Ted Stevens, the Republican senator whose vacation home was recently raided by the FBI, and who made over $800,000 from a shady real estate deal last year, has come up with a brand-new theory of global warming. He told a NBC reporter in Alaska:
We’re at the end of a long, long term of warming, 700 to 900 years of increased temperature, a very slow increase. We think we’re close to the end of that. If we’re close to the end of that, that means that we’ll start getting cooler gradually, not very rapidly, but cooler once again and stability might come to this region for a period of another 900 years.
This was Stevens’ way of telling the villagers of Shishmaref, which is being washed away by rising waters despite the Army Corps of Engineers’ construction of massive sea walls, that they’re on their own.
It’ll be interesting to see if the denialists at Planet Gore, so quick to attack anyone who dares make an issue of global warming, will leap to the defense of Stevens’ claim, which as far as scientists can tell, appears to be a personal fantasy.
Intriguingly, five years ago, Stevens sang a different tune, as as Timothy Egan of the New York Times reported:
In Alaska, rising temperatures, whether caused by greenhouse gas emissions or nature in a prolonged mood swing, are not a topic of debate or an abstraction. Mean temperatures have risen by 5 degrees in summer and 10 degrees in winter since the 1970’s, federal officials say.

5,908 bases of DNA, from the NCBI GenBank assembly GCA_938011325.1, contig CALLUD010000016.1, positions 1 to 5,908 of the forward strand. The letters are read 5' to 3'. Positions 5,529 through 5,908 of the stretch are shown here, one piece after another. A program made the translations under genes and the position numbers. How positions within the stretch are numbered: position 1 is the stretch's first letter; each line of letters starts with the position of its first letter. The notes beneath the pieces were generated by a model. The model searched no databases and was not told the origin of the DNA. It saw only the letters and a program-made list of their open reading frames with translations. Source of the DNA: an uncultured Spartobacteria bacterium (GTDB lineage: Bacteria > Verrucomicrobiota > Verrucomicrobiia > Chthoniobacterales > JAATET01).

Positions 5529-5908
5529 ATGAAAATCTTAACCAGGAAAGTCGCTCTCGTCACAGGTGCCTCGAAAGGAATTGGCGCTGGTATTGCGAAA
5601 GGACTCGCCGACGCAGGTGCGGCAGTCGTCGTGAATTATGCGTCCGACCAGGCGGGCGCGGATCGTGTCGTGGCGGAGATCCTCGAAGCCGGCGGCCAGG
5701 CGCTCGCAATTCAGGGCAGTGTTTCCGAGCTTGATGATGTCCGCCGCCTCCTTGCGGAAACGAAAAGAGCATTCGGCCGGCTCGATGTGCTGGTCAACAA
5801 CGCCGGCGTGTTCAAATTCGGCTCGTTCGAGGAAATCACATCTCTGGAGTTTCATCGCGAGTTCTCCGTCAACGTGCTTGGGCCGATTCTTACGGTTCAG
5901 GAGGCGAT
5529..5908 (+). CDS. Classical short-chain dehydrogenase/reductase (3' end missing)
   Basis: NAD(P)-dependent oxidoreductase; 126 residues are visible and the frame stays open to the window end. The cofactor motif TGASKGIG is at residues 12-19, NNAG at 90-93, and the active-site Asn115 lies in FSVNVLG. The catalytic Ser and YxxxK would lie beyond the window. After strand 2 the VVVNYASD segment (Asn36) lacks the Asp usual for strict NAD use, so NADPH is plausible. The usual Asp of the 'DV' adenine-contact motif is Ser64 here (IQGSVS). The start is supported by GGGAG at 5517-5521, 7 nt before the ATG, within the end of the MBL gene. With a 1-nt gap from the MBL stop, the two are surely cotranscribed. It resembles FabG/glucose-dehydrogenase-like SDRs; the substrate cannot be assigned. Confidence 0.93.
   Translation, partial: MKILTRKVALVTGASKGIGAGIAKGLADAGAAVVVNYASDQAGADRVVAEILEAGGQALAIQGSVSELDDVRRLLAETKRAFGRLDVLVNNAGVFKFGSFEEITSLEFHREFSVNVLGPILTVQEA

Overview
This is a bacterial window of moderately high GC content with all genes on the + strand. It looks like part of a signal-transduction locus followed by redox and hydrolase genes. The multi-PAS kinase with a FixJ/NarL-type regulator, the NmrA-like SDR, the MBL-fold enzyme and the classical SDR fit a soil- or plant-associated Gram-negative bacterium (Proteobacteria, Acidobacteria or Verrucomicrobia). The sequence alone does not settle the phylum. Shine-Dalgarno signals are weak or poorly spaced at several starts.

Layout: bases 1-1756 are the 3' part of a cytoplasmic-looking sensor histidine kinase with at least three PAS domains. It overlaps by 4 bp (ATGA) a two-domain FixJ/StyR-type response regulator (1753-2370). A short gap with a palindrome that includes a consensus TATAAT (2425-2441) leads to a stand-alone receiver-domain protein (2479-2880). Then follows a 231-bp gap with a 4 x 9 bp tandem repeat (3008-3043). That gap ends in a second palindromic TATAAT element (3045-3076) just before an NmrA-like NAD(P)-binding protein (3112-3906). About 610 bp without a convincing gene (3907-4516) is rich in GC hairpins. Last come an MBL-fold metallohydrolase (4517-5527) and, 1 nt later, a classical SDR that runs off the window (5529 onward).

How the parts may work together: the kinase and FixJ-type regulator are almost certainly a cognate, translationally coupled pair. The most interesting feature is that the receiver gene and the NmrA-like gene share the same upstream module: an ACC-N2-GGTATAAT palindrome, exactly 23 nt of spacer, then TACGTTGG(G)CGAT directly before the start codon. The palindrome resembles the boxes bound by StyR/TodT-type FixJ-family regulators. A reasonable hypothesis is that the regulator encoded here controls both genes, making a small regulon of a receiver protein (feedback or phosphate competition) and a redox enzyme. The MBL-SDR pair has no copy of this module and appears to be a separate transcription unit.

While President Bush was dismissive of a report the government recently released on how global warming will affect the nation, the leading Republican in this state, Senator Ted Stevens, says that no place is experiencing more startling change from rising temperatures than Alaska.
Among the consequences, Senator Stevens says, are sagging roads, crumbling villages, dead forests, catastrophic fires and possible disruption of marine wildlife.
These problems will cost Alaska hundreds of millions of dollars, he said.
“Alaska is harder hit by global climate change than any place in the world,” Senator Stevens said.
Perhaps he saw some federal money in the issue at that time. Stevens is good at finding federal money — remember the Bridge to Nowhere?